Swiss OAG to cooperate over 1MDB scandal


The Office of the Attorney General of Switzerland (OAG) is ready to cooperate with the new Malaysian government over the multibillion scandal involving 1Malaysia Development Bhd (1MDB).

In an email reply to The Malaysian Reserve (TMR), a representative of the OAG said: “After the latest developments in Malaysia, the OAG is very much interested in renewing dialogue with the competent authorities in Malaysia.

“In order to establish the most efficient form of cooperation and to ensure good coordination of the criminal investigations, the OAG favours an exchange between partnering authorities at their earliest convenience,” said a spokesperson in the email reply.

TMR had emailed the OAG to inquire if Malaysia had initiated any contacts with the Swiss authority in relation to the 1MDB investigation.

Prime Minister Tun Dr Mahathir Mohamad was quoted as saying last week that the government would commence the investigation into the 1MDB scandal and would work with other countries, including Switzerland, to gain more information.

The 1MDB scandal is being investigated in no less than six countries. Malaysia’s previous government had outright denied any wrongdoings related to the government-owned fund, despite numerous investigations abroad.

Reuters reported on April 5, 2017, that Swiss Attorney General (AG) Michael Lauber said his money laundering investigation into Malaysian fund 1MDB was making progress, despite Malaysian authorities’ refusal to cooperate.

Meanwhile, Bloomberg reported that Dr Mahathir said he may stay on as Malaysia’s prime minister for “one or two years”, after earlier agreeing to step aside for jailed coalition leader Datuk Seri Anwar Ibrahim.

In remarks yesterday, the 92-year-old Dr Mahathir said Anwar — a former enemy turned ally — may just join the Cabinet for a while after his expected release from prison today. Dr Mahathir also said he may soon bring a case against former Prime Minister Datuk Seri Mohd Najib Razak, and take a shot at currency traders.

“In the initial stages, maybe lasting one or two years, I will have to be the prime minister and I will have to run the country,” Dr Mahathir said via a video conference to a Wall Street Journal event in Tokyo. “The reason why the public supported us is they have faith in the leadership of the Opposition to resolve some of the problems.”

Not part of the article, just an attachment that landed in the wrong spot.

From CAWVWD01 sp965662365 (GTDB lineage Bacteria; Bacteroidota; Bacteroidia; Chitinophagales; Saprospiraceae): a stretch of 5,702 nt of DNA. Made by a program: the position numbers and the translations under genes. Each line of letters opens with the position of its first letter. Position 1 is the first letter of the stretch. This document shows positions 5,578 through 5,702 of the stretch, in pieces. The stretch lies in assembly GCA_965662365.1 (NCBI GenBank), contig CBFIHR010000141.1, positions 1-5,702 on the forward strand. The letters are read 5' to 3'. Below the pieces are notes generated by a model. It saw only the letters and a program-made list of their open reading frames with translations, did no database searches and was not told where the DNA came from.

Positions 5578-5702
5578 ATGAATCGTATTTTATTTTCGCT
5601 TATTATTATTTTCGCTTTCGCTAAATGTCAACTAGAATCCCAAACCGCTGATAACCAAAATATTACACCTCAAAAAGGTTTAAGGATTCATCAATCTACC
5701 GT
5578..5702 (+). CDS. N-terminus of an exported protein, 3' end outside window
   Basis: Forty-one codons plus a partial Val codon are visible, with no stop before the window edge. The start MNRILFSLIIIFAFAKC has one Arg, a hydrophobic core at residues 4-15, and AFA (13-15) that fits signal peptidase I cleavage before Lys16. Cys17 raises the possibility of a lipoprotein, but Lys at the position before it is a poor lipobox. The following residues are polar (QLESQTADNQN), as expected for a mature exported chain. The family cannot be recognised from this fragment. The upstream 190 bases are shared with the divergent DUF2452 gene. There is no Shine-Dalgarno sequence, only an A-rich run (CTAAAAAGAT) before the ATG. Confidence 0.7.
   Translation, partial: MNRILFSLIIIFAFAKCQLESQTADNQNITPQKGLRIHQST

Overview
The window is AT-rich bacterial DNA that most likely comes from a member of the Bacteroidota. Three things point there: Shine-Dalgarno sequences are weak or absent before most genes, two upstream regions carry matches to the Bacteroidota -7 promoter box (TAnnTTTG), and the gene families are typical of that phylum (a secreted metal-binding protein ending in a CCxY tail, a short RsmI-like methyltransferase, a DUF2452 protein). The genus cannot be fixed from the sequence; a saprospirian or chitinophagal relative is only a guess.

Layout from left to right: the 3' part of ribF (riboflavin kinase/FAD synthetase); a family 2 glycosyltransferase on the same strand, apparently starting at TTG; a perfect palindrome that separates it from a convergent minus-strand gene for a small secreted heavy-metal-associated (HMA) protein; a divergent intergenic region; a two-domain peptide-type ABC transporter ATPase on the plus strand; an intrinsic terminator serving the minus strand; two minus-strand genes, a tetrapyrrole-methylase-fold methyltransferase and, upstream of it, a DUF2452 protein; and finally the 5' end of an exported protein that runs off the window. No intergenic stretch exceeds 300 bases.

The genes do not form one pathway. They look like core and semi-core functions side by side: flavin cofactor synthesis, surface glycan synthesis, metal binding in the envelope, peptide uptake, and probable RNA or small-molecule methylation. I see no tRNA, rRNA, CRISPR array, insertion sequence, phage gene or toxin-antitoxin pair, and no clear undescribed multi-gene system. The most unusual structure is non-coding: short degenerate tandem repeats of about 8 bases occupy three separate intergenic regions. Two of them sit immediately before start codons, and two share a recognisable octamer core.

Dr Mahathir said he wouldn’t cut a deal with Najib if any wrongdoing is found in a corruption probe into state fund 1MDB.

“We think that within a short while we will have a case against him,” Dr Mahathir said. “We will be able to charge him.”

Najib has repeatedly denied wrongdoing after 2015 revelations that around US$700 million (RM2.77 billion) — alleged to be 1MDB funds — appeared in his personal accounts before the prior election in 2013.

In 2016, the then-AG cleared Najib after saying the money in his account was a “personal donation” from a Saudi royal family member, and most of it was returned. Saudi Arabia said it was a “genuine donation”, without explaining the purpose of the funds.

Questions over how long he plans to stay on as prime minister risk undermining an agenda that includes scrapping the Goods and Services Tax, reviewing large infrastructure projects and cutting spending.

“I expect some resistance,” Dr Mahathir said of differences in his coalition government in forming the Cabinet. “So far, we have been able to resolve it. It is accepted that the final decision will be made by me.”

Dr Mahathir again pledged to reduce corruption and said he’d stop collecting taxes that are “oppressive”. He said there is currently no need for capital controls, and his government wouldn’t allow any “fiddling” with the value of currencies.

“When people start fiddling with the value of currencies, depressing currencies and impoverishing countries, that is not business,” Dr Mahathir said. “It is almost political. We will not allow that. If you do that again, we may consider having currency controls.”